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Treatment Efficacy Score (TES), a continuous residual cancer burden-based metric to compare neoadjuvant chemotherapy efficacy between trial arms in the I-SPY 2 trial.

Abstract

587
Background: Residual cancer burden (RCB) is a continuous score that captures the amount of residual cancer after neoadjuvant chemotherapy and predicts disease recurrence and survival across all breast cancer subtypes. RCB score 0 corresponds to pathological complete response (pCR; ypT0, ypN0). We hypothesize that comparison of the distributions of RCB scores between randomized treatment arms of a trial could predict treatment effect on recurrence free survival better than comparison of pCR rates only. Methods: The cancer Treatment Efficacy Score (TES) compares efficacies of two treatments using non-continuous RCB results. We examined (i) area between cumulative distribution (ABC) functions; (ii) density ratio of RCB scores; and (iii) density difference of RCB scores from two treatments, to select the most efficient metric to compute TES. A random permutation procedure was used to estimate the p-value from each test. These methods were applied to data from the durvalumab/olaparib arm and corresponding controls of the I-SPY2 trial, separately by molecular subtype. In subsampling and simulation experiments we assessed robustness of results including power and false positive rate control under variable sample sizes to select the most robust TES metric. The other 11 experimental arms of I-SPY2 were used to assess the performance of the final metric. We calculated correlation between TES and (i) pCR rate difference, and 3- and 5-year (ii) event-free (EFS) and (iii) distant recurrence free survivals (DRFS). Results: RCB scores are multimodal and do not follow normal distribution.In simulated data ABC provided more stable results than the other methods, had good power, performed well with small sample sizes, resulted in low false positive rate, required the least computational time, and therfore was selected as the TES metric for validation in 11 arms of I-SPY2. We found a high correlation between difference in pCR rate and TES value across all molecular subtypes in each of the 11 trial arms (r = 0.92, p = 1.7e-8). There was also significant linear relationship between TES and survival estimates in EFS (r = 0.58, p = 9.3e-3 for 3-years survival; r = 0.62, p = 4.8e-3 for 5-years survival) and DRFS (r = 0.56, p = 1.2e-2 for 3-years survival; r = 0.54, p = 1.8e-2 for 5-years survival). Statistically significant TES score correlated significantly with higher benefit in 3-years survival (p = 9.7e-4 for EFS; p = 5.7e-3 for DRFS) and 5-years survival (p = 9.7e-4 for EFS; p = 3.0e-3 for DRFS). In most instances, this correlation with survival was higher than seen with pCR difference. Conclusions: TES is a novel more optimal metric to identify the more effective cytotoxic neoadjuvant regimen from the entire distribution of pathologic response that significantly correlates with event and recurrence free survival and may serve as a better surrogate than pCR rate difference.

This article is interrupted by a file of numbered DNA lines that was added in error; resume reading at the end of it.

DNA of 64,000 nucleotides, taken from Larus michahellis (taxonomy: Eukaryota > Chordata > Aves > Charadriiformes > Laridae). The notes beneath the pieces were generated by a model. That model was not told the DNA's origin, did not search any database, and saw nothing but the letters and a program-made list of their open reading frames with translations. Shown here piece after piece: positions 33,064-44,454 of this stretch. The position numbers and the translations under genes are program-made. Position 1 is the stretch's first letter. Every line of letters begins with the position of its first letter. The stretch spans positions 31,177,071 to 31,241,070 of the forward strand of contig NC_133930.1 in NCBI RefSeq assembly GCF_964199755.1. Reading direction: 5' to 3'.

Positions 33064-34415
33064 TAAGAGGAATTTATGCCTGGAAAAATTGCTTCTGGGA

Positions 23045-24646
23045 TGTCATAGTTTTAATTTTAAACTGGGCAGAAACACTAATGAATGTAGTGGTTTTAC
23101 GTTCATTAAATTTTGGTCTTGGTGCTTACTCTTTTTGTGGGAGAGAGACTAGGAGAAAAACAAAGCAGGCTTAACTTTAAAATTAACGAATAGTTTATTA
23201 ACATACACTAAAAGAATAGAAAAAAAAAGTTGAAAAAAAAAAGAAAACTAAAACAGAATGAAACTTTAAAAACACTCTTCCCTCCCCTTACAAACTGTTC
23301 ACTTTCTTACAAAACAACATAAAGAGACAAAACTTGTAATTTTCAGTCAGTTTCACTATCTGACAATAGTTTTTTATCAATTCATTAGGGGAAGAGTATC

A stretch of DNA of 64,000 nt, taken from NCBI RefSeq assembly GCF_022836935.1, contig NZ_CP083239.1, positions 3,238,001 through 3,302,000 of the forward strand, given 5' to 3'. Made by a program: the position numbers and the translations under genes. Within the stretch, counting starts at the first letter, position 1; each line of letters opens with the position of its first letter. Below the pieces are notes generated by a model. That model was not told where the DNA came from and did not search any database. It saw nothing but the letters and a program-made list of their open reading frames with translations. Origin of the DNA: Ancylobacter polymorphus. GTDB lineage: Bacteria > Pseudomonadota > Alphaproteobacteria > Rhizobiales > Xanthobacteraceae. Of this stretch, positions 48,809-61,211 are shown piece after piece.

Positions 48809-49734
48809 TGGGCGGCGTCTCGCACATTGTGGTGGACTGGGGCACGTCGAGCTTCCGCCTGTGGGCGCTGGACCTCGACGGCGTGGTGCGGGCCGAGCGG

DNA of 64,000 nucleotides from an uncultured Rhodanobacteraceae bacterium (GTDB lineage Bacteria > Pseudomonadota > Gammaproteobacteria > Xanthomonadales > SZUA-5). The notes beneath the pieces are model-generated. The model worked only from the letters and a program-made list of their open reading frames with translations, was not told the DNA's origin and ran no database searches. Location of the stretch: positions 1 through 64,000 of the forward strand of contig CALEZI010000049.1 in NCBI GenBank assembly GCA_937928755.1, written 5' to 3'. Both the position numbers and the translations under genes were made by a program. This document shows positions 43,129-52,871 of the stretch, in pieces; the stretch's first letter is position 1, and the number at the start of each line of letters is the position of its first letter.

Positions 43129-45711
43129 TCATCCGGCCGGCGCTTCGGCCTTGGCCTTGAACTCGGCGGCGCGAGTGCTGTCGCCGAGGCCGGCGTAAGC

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Journal of Clinical Oncology
Pages: 587

History

Published in print: May 20, 2021
Published online: May 28, 2021

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Michal Marczyk
Silesian University of Technology, Gliwice, Poland;
Anna Mrukwa
Silesian University of Technology, Gliwice, Poland;
Christina Yau
Buck Institute for Age Research, Novato, CA;
Denise M. Wolf
UC San Francisco, San Francisco, CA;
Laura van 't Veer
Agendia, and The University of California San Francisco, San Francsico, CA;
Laura Esserman
University of California, San Francisco Helen Diller Family Comprehensive Cancer Center, San Francisco, CA;
William Fraser Symmans
The University of Texas MD Anderson Cancer Center, Houston, TX;
Lajos Pusztai
Yale University, New Haven, CT;
Silesian University of Technology, Gliwice, Poland; Buck Institute for Age Research, Novato, CA; UC San Francisco, San Francisco, CA; Agendia, and The University of California San Francisco, San Francsico, CA; University of California, San Francisco Helen Diller Family Comprehensive Cancer Center, San Francisco, CA; The University of Texas MD Anderson Cancer Center, Houston, TX; Yale University, New Haven, CT

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Funding Information

The I-SPY Trials. Quantum Leap Healthcare Collaborative.

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Michal Marczyk, Anna Mrukwa, Christina Yau, Denise M. Wolf, Laura van 't Veer, Laura Esserman, William Fraser Symmans, Lajos Pusztai
Journal of Clinical Oncology 2021 39:15_suppl, 587-587

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